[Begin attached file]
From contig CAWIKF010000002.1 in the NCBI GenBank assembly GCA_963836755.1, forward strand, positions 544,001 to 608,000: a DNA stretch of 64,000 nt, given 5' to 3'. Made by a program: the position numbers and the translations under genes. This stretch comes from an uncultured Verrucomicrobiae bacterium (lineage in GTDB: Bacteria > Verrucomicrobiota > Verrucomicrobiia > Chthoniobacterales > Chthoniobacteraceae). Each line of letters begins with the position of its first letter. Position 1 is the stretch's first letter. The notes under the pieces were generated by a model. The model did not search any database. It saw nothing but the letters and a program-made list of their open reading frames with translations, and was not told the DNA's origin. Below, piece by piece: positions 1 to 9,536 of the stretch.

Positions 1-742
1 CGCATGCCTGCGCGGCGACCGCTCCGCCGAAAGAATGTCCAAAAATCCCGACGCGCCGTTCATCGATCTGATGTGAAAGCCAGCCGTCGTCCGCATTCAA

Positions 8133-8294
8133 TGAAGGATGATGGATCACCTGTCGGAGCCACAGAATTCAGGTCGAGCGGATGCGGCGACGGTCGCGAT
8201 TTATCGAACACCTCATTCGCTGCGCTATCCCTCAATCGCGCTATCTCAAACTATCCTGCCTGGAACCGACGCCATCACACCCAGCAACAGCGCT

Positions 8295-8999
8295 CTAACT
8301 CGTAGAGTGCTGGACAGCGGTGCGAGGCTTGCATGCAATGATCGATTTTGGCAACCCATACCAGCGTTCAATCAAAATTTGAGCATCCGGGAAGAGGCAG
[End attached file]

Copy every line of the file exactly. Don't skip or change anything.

From contig CAWIKF010000002.1 in the NCBI GenBank assembly GCA_963836755.1, forward strand, positions 544,001 to 608,000: a DNA stretch of 64,000 nt, given 5' to 3'. Made by a program: the position numbers and the translations under genes. This stretch comes from an uncultured Verrucomicrobiae bacterium (lineage in GTDB: Bacteria > Verrucomicrobiota > Verrucomicrobiia > Chthoniobacterales > Chthoniobacteraceae). Each line of letters begins with the position of its first letter. Position 1 is the stretch's first letter. The notes under the pieces were generated by a model. The model did not search any database. It saw nothing but the letters and a program-made list of their open reading frames with translations, and was not told the DNA's origin. Below, piece by piece: positions 1 to 9,536 of the stretch.

Positions 1-742
1 CGCATGCCTGCGCGGCGACCGCTCCGCCGAAAGAATGTCCAAAAATCCCGACGCGCCGTTCATCGATCTGATGTGAAAGCCAGCCGTCGTCCGCATTCAA

Positions 8133-8294
8133 TGAAGGATGATGGATCACCTGTCGGAGCCACAGAATTCAGGTCGAGCGGATGCGGCGACGGTCGCGAT
8201 TTATCGAACACCTCATTCGCTGCGCTATCCCTCAATCGCGCTATCTCAAACTATCCTGCCTGGAACCGACGCCATCACACCCAGCAACAGCGCT

Positions 8295-8999
8295 CTAACT
8301 CGTAGAGTGCTGGACAGCGGTGCGAGGCTTGCATGCAATGATCGATTTTGGCAACCCATACCAGCGTTCAATCAAAATTTGAGCATCCGGGAAGAGGCAG